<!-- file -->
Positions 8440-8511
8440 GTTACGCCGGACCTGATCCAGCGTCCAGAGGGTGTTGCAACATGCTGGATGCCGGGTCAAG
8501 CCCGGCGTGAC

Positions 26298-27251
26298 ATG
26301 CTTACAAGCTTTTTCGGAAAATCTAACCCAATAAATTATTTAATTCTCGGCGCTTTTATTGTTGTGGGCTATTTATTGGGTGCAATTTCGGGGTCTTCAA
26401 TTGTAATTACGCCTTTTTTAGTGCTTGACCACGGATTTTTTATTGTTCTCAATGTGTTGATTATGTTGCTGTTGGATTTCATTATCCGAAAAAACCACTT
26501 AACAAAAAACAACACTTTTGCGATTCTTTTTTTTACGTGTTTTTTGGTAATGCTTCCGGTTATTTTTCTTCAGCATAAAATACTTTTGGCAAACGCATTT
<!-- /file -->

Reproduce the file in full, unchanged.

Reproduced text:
Positions 8440-8511
8440 GTTACGCCGGACCTGATCCAGCGTCCAGAGGGTGTTGCAACATGCTGGATGCCGGGTCAAG
8501 CCCGGCGTGAC

Positions 26298-27251
26298 ATG
26301 CTTACAAGCTTTTTCGGAAAATCTAACCCAATAAATTATTTAATTCTCGGCGCTTTTATTGTTGTGGGCTATTTATTGGGTGCAATTTCGGGGTCTTCAA
26401 TTGTAATTACGCCTTTTTTAGTGCTTGACCACGGATTTTTTATTGTTCTCAATGTGTTGATTATGTTGCTGTTGGATTTCATTATCCGAAAAAACCACTT
26501 AACAAAAAACAACACTTTTGCGATTCTTTTTTTTACGTGTTTTTTGGTAATGCTTCCGGTTATTTTTCTTCAGCATAAAATACTTTTGGCAAACGCATTT